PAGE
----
The system 10 also includes a controller 24 in communication with the intersection-detector 18 and the vehicle-detector 20. The controller 24 may include a processor (not specifically shown) such as a microprocessor or other control circuitry such as analog and/or digital control circuitry including an application specific integrated circuit (ASIC) for processing data as should be evident to those in the art. The controller 24 may include memory (not specifically shown), including non-volatile memory, such as electrically erasable programmable read-only memory (EEPROM) for storing one or more routines, thresholds, and captured data. The one or more routines may be executed by the processor to perform steps for determining the stopping-distance 22 based on signals received by the controller 24 for controlling the host-vehicle 12 as described herein. In particular, the controller 24 is configured to prevent the host-vehicle 12 from entering the intersection 14 when the stopping-distance 22 of the other-vehicle 16 indicates that the other-vehicle 16 will enter the intersection 14 without stopping.

FIG. 2 illustrates a non-limiting example of a traffic-scenario 26 that may be encountered by the host-vehicle 12 where the host-vehicle 12 is stopped at the intersection 14 and the other-vehicle 16 is approaching or moving toward the intersection 14. Based on signals from the vehicle-detector 20 the controller 24 can determine a speed 28 of the other-vehicle 16 and then use a braking-model or algorithm for a typical vehicle to estimate the stopping-distance 22 of the other-vehicle 16 if the other-vehicle 16 were to apply, for example, maximum braking-effort at the instant the speed 28 was determined. In the example shown in FIG. 2, the stopping-distance 22 is such that it is likely that the other-vehicle 16 will not be able to stop before entering the intersection 14, so the controller 24 keeps the host-vehicle 12 at the present position shown so a collision with the other-vehicle 16 is avoided even though the host-vehicle 12 may have the right-of-way.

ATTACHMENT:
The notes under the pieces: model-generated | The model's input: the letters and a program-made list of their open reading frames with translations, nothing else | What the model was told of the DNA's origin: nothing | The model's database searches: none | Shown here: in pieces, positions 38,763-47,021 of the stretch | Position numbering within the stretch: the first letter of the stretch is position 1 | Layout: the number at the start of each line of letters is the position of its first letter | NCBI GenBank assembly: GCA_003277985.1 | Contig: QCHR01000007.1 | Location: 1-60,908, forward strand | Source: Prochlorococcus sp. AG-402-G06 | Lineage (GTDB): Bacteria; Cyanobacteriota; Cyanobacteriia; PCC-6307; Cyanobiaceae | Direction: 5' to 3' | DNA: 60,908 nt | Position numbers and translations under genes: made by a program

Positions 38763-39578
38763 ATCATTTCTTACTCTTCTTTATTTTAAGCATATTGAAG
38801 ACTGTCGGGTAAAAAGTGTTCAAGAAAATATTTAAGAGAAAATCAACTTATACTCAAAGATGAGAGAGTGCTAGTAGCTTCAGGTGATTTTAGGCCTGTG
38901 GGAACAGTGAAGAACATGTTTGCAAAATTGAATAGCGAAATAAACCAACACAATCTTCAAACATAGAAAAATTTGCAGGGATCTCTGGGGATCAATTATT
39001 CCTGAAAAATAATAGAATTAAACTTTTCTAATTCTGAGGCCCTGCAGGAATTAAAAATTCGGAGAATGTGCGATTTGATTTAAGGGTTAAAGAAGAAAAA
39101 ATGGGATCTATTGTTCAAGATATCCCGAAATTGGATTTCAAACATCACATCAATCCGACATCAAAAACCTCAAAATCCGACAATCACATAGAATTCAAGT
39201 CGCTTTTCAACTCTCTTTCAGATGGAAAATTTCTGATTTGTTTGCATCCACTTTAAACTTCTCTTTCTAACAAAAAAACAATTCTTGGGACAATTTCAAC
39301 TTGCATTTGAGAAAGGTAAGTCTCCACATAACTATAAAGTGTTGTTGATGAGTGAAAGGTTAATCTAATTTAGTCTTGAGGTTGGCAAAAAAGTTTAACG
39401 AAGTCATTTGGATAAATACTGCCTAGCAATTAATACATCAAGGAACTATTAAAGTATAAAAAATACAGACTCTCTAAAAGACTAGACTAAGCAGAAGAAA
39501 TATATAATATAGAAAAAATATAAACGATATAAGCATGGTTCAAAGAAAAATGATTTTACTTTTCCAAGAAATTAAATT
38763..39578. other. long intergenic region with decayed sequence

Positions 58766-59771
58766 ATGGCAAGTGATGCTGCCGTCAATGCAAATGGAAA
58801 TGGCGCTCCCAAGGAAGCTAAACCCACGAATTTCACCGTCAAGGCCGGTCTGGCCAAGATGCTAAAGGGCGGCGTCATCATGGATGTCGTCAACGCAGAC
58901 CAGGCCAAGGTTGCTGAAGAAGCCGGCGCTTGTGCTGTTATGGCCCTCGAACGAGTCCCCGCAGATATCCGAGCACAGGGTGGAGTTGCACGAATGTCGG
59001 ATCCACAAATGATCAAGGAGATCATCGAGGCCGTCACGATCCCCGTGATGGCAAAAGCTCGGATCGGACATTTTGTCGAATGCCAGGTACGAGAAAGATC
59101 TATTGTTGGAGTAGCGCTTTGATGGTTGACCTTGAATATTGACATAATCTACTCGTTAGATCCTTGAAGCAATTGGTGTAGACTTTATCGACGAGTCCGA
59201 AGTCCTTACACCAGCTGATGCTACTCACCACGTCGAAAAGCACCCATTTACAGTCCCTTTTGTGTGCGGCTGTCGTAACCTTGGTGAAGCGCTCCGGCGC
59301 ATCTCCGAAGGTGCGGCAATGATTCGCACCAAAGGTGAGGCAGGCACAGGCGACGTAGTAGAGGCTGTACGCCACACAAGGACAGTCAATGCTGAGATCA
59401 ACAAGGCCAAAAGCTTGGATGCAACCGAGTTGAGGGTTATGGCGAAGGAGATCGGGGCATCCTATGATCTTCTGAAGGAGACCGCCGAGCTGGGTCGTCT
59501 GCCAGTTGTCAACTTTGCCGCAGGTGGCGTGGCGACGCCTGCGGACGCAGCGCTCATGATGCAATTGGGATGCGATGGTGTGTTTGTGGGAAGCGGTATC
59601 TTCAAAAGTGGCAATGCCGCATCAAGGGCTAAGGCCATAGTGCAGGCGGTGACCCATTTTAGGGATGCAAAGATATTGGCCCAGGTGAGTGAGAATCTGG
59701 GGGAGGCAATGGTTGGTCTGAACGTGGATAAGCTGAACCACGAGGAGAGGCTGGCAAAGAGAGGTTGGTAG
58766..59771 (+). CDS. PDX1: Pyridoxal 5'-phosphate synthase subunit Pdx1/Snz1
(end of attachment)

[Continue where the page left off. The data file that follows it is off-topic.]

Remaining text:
The controller 24 may also determine a long-stopping-distance (not shown) based on the other-vehicle 16 applying a typical braking-effort (i.e. less than maximum braking-effort). The long-stopping-distance may be used by the controller 24 to determine a threat-level of the other-vehicle 16. For example, if the long-stopping-distance suggests that the other-vehicle 16 can easily stop before entering the intersection 14, e.g. the other-vehicle 16 is traveling slower and/or is further away from the intersection 14 than as illustrated in FIG. 2, the threat-level may be set at LOW. However, if the other-vehicle 16 continues to travel toward the intersection 14 and no change in the speed 28 is detected, the threat-level may be increased to, for example, MEDIUM or HIGH.